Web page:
• Providing incentives for states to increase choice.
  • Expanding the District of Columbia's Opportunity Scholarship Program, reversing Obama's "efforts to eliminate this popular and effective program."
  • Providing better information for parents, as a tool to hold school districts accountable for student results.
  • Attracting and rewarding strong teachers using flexible block grants. States getting the grants would need to promote teacher quality with teacher tenure and evaluation reforms.
  • Eliminating some certification requirements that may prevent talented individuals from entering the teaching profession.
  • Simplifying federal aid for college finance, including new efforts to help borrowers have useful information about the costs and their likely future earnings.

In polls over the past decade, Americans have shown openness toward the idea of school choice.

A 2002 poll by ABC News asked, "Would you support or oppose having the government give parents in low-income families money to help pay for their children to attend a private or religious school instead of their local public school?" Some 50 percent of respondents supported the idea, although fewer gave that answer if it would mean less money money for public schools.
 
A study of a long-running school voucher program in Milwaukee, by the nonpartisan School Choice Demonstration Project at the University of Arkansas, concluded this year that the program has largely helped student performance, while not having adverse effects on the overall public school system.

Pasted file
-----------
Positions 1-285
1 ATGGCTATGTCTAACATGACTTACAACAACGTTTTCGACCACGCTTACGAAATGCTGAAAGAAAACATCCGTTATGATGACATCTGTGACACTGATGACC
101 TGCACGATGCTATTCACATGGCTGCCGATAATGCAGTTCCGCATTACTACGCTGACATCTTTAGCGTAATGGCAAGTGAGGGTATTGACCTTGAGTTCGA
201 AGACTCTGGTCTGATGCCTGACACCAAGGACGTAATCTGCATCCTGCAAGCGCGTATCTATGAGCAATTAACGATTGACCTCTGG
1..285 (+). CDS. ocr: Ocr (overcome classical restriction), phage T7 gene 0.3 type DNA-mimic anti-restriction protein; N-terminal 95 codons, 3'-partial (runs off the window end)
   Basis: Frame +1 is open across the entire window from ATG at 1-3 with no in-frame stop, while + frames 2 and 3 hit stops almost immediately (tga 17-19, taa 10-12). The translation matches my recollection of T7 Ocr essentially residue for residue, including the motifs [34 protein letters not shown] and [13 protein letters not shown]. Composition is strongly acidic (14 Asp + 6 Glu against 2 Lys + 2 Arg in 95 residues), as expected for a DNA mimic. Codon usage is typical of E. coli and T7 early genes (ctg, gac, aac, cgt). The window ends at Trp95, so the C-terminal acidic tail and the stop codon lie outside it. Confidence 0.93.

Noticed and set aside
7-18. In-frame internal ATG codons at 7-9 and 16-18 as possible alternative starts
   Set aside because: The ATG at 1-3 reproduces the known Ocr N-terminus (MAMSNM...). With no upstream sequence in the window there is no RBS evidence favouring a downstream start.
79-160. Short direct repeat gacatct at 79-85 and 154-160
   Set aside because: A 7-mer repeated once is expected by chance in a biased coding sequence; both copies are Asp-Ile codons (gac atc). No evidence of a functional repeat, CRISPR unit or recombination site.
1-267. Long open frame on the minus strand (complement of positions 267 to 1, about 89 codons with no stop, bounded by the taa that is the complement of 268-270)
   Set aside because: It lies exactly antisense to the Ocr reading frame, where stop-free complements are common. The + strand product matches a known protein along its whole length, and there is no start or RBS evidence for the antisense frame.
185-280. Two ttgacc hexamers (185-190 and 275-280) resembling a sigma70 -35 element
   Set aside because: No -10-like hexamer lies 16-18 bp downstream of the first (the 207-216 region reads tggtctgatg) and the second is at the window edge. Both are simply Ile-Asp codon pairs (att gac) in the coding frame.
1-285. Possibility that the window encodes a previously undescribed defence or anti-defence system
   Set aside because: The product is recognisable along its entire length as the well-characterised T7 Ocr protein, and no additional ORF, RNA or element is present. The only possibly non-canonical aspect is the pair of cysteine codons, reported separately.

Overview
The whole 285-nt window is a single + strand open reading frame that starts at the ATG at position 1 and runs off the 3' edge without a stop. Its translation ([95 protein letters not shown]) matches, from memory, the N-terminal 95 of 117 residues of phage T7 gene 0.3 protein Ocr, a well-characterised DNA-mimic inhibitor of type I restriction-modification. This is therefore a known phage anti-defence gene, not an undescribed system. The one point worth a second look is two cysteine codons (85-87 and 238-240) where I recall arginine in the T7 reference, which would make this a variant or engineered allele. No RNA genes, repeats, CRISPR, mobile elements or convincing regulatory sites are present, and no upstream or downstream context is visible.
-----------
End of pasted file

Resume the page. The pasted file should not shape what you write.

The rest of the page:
The nation's high unemployment rate means that the election season's larger policy battle will be about things like jobs and taxes. But the contest over education policy has now been joined, and both Obama and Romney know voters see schooling as intertwined with the nation's economic challenges.

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Comments (1)

Why Parents?

I have never quite understood why parents should control their kids education, but the rest of us should pay for it. If there is a public interest in educating children, and there clearly is, then there is also a public interest in what that education entails.

I am sure most parents want to send their kids to schools where they will have the best chance of getting a good education that will make them successful. But the reality is that many parents also want their kids protected by isolating them from what they consider "bad influences". Unfortunately, you can't isolate one group of kids from "bad influences", without isolating other kids away from "good influences".

What the advocates of parental choice are really supporting is segregating kids. The issue isn't only segregation by race or religion, although that is a factor for some parents. The issue is segregation by income, ability and social status. It may be beneficial for all the gifted, hard-working, well-behaved students to be separated out from the less gifted, lazy and poorly behaved. But that doesn't provide the best outcomes for the public who are paying the tab.